MIAMI -- R.A. Dickey was ultimately undone by the latest pinch-hit home run Tyler Moore has hit off of him. But as the Braves' knuckleballer exited Sunday's 3-1 loss to the Marlins at Marlins Park, he could not help but wonder what might have been had he gotten the call he wanted on a 3-2 pitch to A.J. Ellis in the decisive seventh inning.
"The walk to Ellis was big," Dickey said. "I was going to pitch him carefully to get a forceout for the next guy up. I felt I had controlled the game up until that point."
Dickey allowed just three hits while blanking the Marlins through the first six innings, then allowed Giancarlo Stanton to open the seventh with a double hit against what the pitcher described as a "flat" knuckleball.
With Stanton on second base and one out, Dickey pitched Ellis carefully knowing he had a base open and could create a forceout or a potential double-play opportunity on a day when he had already induced 11 ground-ball outs. But after recording two straight strikes to get the count to 3-2, he attempted to buzz the top of the strike zone with a knuckler that home-plate umpire Marvin Hudson called a ball.
"A hitter that sees the knuckleball high is much more likely to swing than a guy who sees it low," Dickey said. "There's a prevailing kind of agenda for a hitting coach to tell his players to 'see it high and let it fly.' That's the knuckleball mantra for a hitter. I tried to throw one at the top of the zone. I thought it broke down late. Another day with another guy back there, that was strike three. But everybody has their own unique zones and with Marvin today, that wasn't a strike."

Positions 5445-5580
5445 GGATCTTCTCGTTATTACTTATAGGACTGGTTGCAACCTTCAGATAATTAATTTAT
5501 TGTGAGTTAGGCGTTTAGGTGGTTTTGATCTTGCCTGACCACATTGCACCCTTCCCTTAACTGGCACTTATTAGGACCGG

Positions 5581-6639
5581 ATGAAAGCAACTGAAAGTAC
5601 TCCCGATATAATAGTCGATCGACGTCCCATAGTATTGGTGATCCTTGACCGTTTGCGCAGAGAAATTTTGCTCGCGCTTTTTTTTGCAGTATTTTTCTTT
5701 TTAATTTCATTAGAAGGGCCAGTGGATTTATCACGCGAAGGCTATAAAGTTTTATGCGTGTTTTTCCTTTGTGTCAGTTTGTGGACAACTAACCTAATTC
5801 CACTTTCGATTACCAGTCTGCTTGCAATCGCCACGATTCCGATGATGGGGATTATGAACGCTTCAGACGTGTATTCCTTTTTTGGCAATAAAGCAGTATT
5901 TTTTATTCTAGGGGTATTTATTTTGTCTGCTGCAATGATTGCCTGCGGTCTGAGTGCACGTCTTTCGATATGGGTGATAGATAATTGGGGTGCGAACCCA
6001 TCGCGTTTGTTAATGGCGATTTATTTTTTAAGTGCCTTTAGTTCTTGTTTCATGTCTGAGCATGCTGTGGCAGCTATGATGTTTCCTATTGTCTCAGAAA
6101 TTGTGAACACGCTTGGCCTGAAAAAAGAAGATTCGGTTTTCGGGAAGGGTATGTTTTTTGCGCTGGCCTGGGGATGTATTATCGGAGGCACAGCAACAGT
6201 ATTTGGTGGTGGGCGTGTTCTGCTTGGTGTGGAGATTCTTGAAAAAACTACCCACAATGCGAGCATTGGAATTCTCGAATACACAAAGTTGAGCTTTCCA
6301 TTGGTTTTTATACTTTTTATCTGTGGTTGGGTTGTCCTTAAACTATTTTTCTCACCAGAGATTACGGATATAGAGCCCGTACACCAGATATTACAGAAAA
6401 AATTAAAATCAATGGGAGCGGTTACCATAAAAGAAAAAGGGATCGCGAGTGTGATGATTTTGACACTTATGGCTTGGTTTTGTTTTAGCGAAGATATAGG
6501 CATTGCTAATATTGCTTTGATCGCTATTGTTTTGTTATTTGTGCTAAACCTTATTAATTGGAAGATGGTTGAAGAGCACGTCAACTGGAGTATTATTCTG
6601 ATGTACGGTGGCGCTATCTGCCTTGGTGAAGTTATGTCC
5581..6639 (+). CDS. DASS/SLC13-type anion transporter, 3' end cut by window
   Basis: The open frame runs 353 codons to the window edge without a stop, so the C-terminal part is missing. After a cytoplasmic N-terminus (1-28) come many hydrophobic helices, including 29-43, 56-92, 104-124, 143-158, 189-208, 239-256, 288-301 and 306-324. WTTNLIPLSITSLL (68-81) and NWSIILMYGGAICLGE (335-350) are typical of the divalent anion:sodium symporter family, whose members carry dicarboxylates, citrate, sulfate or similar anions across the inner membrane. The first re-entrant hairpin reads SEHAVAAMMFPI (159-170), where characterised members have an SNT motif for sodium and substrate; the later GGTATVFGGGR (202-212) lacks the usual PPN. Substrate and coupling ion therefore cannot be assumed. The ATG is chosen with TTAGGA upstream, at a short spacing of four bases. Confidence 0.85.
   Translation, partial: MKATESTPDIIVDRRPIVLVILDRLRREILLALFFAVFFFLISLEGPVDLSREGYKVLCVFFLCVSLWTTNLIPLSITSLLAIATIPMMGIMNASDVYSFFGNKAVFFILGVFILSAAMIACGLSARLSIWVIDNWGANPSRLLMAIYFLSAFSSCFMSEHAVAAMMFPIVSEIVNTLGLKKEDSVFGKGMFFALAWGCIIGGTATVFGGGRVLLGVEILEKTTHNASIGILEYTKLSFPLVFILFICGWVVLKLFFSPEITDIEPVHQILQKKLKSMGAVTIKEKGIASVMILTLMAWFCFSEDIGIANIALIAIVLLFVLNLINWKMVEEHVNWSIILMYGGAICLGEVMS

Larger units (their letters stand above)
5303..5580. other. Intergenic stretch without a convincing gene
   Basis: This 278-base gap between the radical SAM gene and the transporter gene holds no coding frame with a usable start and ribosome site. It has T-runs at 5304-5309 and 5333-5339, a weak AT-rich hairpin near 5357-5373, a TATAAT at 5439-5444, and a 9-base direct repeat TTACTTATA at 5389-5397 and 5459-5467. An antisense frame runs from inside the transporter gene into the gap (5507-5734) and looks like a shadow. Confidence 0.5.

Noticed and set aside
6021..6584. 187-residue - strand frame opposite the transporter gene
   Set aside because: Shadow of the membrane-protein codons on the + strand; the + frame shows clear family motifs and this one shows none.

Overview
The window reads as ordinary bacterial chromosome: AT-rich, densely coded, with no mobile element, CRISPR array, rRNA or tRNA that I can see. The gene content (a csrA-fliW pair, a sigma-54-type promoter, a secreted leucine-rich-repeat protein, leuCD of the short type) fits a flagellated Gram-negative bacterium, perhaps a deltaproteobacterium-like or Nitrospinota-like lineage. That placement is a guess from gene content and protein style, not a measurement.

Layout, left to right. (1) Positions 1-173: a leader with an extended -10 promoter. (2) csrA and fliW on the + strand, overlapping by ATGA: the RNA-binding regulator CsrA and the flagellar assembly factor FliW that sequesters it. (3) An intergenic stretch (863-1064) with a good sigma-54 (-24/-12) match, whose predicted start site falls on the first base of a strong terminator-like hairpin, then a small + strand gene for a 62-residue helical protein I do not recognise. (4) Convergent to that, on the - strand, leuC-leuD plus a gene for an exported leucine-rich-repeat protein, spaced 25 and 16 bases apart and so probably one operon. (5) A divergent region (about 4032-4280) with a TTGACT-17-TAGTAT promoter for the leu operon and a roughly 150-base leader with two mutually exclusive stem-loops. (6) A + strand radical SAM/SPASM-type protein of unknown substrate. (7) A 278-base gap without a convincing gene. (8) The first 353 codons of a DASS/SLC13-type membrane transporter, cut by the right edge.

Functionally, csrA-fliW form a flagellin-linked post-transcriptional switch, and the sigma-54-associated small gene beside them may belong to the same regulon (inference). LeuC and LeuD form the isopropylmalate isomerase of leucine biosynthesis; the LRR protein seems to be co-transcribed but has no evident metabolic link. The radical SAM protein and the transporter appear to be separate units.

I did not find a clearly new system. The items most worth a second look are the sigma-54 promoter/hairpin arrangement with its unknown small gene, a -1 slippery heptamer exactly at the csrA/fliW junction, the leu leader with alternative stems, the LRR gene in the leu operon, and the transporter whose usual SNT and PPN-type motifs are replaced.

Ellis' one-out walk didn't necessarily hurt the Braves any more than the 12 runners they left on base while attempting to complete a three-game sweep. But it did help extend the inning and provide a chance for Moore to come off the bench to drill his game-winning home run on a first-pitch knuckleball.
Moore, who briefly played in the Braves' system for Triple-A Gwinnett last year, is 4-for-6 with two home runs off Dickey. The previous homer was also hit during a seventh-inning pinch-hit appearance for the Nationals against the Mets on Sept. 11, 2012.
"[Dickey] was cruising and just a couple calls didn't go our way," Braves first baseman Freddie Freeman said. "Then one thing led to another."
Dickey recorded 12 called strikes on knuckleballs -- his second-highest total of the season. He received the call he needed when he froze Stanton on an inside pitch to strand two in the first inning, but his prevailing memories of this game will likely center around the call that didn't go his way.
Mark Bowman has covered the Braves for MLB.com since 2001. This story was not subject to the approval of Major League Baseball or its clubs.